It is unclear how the system proposed in the petition would remedy the problems of governance that have brought the Group to this pass. The petition’s proposal, while based on OMOV, seems to remove a key part of the Nomination Committee’s role. To be effective in making sound business decisions as part of a team with the Executives and in challenging them on their plans and proposals, the spread of skills on the board needs to match those required at a particular time. The Board is best placed to assess that and appointing the independent people seems the obvious way to achieve it. To get the right people as Independent Non-exec Directors, a sophisticated recruitment process needs to be carried out.

The reforms allow for that. They also ensure contested elections for three board places and empower the membership using OMOV to reject any Independent Non-execs at the first AGM after their appointment and to remove any director during their term. That gives the members control while giving the best possible chance of effective business decisions.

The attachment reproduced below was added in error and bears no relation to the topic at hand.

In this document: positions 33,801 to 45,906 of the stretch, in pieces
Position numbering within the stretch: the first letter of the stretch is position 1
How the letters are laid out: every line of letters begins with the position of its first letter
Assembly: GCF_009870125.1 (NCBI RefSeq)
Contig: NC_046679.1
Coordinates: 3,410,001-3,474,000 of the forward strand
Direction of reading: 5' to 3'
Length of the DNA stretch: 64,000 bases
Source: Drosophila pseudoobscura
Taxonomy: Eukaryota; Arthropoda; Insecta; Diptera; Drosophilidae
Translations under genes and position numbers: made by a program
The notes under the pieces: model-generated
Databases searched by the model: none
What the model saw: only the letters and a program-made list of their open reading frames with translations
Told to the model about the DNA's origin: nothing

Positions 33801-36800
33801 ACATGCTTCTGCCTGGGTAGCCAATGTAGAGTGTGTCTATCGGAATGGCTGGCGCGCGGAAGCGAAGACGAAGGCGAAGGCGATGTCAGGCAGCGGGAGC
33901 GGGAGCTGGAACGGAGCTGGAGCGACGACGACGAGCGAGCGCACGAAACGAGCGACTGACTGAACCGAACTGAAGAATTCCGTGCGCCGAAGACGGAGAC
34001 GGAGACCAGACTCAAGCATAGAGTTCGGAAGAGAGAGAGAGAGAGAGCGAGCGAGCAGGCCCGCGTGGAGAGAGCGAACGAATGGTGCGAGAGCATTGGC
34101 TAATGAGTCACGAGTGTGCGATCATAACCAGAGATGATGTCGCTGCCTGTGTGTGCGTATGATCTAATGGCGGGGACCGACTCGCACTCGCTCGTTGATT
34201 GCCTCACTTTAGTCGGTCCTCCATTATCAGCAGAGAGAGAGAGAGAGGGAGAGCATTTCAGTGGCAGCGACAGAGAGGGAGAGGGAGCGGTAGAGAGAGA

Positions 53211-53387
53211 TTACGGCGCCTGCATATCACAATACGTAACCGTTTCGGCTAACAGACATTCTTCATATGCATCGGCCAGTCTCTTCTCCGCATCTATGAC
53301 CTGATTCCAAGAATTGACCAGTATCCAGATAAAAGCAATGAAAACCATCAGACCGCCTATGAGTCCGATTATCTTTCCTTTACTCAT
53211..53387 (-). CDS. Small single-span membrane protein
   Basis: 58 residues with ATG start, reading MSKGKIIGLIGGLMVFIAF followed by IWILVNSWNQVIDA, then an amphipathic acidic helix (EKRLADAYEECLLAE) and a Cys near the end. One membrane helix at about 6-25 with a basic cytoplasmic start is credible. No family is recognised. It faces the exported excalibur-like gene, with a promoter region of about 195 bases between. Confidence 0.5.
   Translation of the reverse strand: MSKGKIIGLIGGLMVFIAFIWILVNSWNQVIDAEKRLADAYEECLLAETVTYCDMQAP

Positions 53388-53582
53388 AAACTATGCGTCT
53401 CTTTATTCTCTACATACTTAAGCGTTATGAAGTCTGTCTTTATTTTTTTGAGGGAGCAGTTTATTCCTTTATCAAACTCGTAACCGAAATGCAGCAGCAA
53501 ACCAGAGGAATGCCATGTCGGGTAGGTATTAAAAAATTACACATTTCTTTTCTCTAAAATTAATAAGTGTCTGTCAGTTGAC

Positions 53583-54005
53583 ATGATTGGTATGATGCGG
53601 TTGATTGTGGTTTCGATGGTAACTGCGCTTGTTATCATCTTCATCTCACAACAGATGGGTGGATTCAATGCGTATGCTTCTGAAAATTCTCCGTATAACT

The ICA President Pauline Green and Ed Mayo of Co-operatives UK both urge support for the reforms on the basis that members have sufficient control.

Rule 118 protects the powers of each organ: the Council, the members using OMOV, and the board. It is a balanced institutional structure. However, the members elect the Council and can remove directors so they ultimately control both of those bodies and so could radically change the governance structure if they chose. That gives a possible route to a new governance structure and certainly ensures that both Board and Council will have to respond to demands for change. There is also a commitment by the current Board and Executive to a full review of governance in three years’ time.